My interest in intellectual property, meanwhile, has grown with the rise of social media; every day I watch individuals share new ideas on social media that they are able to build into businesses or new products. Many individuals are unaware how to best protect their new ideas and inventions, and I seek to work in intellectual property to help individuals protect their ideas. I also am interested in intellectual property, because I have seen how patent law intersects with health law and can, for example, impact access to medication. I would like to litigate in this area in order to arrive at a solution that best serves the public while also incentivizing inventors to continue to build solutions and medications. As for data privacy, as the world becomes more and more virtual, protecting data and ensuring that data is safely used is becoming increasingly important. The field of technology law is still being formed and I want to help shape it.
What advice would you give to law students with a disability?
You are more than capable, and you belong here! It is very easy to fall into the trap of comparing yourself to your classmates. You may begin to believe the stigmas that many have about your disability. Don’t. Do not let anyone talk you out of your dreams - not even yourself. The world needs your unique lens to create a more diverse and accommodating world. Others will be coming after you who aspire to go to law school. They need you to keep pushing and show them that law students with disabilities can be successful.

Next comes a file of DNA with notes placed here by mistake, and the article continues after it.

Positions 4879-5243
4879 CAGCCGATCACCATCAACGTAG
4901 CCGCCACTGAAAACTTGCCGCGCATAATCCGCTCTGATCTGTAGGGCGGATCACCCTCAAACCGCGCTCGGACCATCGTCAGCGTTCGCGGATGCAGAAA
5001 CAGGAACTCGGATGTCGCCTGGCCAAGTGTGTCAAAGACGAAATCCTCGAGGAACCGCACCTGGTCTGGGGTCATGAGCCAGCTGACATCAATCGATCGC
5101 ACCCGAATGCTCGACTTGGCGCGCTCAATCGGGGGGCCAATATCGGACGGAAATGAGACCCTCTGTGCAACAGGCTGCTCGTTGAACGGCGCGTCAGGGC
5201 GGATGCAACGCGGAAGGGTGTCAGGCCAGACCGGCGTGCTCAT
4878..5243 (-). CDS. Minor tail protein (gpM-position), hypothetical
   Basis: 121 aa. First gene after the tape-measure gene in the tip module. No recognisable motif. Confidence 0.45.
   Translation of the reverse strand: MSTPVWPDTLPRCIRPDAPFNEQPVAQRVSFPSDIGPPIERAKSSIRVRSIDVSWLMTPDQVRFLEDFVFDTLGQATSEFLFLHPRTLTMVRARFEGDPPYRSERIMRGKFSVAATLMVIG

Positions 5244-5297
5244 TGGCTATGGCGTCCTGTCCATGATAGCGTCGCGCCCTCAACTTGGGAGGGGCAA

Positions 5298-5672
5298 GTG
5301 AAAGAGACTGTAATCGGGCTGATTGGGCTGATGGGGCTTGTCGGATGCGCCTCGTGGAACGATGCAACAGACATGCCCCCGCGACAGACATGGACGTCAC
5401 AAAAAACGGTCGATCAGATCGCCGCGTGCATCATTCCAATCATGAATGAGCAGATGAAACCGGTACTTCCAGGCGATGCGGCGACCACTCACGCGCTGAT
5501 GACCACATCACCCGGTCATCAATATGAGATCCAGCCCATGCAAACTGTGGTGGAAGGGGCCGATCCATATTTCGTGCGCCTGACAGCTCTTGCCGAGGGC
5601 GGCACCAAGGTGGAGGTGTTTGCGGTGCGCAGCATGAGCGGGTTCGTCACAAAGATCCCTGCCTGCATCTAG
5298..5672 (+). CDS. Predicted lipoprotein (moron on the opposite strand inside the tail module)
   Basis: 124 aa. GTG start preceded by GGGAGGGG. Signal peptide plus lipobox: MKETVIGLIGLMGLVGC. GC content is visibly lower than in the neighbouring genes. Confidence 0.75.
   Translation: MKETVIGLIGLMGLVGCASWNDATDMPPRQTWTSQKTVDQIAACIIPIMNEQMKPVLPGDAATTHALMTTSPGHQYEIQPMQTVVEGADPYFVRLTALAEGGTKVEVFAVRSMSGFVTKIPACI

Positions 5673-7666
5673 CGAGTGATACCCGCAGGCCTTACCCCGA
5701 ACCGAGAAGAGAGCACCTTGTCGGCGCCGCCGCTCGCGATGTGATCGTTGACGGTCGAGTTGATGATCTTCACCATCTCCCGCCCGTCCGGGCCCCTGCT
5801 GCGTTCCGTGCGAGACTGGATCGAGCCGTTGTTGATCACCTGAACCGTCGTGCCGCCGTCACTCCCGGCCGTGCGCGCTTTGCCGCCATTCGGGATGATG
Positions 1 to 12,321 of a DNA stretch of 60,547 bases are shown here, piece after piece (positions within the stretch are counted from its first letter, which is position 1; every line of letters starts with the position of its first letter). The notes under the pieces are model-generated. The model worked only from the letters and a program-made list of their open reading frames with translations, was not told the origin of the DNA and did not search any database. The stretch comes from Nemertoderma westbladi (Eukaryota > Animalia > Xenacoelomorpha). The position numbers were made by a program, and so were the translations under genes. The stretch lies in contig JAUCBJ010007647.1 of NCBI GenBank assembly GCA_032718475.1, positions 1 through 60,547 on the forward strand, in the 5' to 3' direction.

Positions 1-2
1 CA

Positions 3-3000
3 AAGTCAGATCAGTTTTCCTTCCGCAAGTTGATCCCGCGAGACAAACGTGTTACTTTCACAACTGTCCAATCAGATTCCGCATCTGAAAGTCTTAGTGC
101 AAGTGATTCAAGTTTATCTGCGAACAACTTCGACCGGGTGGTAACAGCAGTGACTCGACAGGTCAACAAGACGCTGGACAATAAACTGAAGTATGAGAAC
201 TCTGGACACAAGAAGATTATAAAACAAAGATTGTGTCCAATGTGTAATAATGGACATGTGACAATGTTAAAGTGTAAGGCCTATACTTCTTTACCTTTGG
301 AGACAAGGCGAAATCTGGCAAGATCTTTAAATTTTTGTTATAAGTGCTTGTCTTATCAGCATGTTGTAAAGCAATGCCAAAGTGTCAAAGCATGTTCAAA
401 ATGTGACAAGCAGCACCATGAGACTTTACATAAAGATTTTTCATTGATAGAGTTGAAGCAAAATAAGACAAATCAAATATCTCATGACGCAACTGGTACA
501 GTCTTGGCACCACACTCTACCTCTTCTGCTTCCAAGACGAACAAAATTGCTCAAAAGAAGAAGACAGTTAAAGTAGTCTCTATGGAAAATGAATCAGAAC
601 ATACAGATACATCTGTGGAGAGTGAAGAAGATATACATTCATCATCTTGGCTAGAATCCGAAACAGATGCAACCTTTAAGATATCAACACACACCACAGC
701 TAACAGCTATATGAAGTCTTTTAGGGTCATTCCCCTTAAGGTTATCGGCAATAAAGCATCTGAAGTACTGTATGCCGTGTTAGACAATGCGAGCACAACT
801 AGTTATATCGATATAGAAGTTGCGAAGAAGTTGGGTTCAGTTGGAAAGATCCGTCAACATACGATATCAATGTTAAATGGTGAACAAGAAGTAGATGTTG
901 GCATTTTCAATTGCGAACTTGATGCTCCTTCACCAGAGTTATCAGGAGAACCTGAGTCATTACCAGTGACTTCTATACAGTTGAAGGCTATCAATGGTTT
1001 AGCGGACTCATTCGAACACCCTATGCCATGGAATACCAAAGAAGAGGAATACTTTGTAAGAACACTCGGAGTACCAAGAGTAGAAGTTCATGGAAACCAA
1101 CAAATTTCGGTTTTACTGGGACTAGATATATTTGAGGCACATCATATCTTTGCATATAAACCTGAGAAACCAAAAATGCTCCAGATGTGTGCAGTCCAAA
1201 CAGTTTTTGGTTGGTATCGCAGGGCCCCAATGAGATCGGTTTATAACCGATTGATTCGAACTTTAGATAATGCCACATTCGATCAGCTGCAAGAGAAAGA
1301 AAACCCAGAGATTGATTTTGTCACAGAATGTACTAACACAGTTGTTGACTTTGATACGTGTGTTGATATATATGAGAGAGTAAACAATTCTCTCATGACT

How do you think the legal profession is doing in creating a diverse and inclusive environment for persons with disabilities? What could be improved?
I think that the legal profession could do a better job at creating an inclusive environment for persons with disabilities. Oftentimes, it seems as though only a particular type of lawyer is favored or given opportunities for advancement. The idea of who is a “good law student” or a “good lawyer” is not always inclusive of individuals with disabilities. For example, many students with invisible disabilities are visual learners, yet most classroom teaching is lecture style. Also, many employers see the reasonable accommodation mandate as a burden and are less likely to hire lawyers with disabilities. Because law firms, corporation, and courts serve individuals with invisible disabilities, they should have lawyers that reflect that demographic.
Since your day job involves working in a prison, how have you seen disability rights laws affect the day-to-day lives of inmates with disabilities? What could be improved?
I work at a Maryland State prison as a contractor who connects the incarcerated population with mental health providers. The resources that prisons need to provide adequate care to inmates with disabilities are lacking. Inmates often wait for months to see psychologists and psychiatrists due to the shortage of providers. Further, many individuals do not know that they have a disability until they are diagnosed while incarcerated. This needs to change. It is important that access to mental health providers increases across the board so that individuals can seek treatment before they end up in prison. This way, it is likely that they would be less likely to end up in prison in the first place.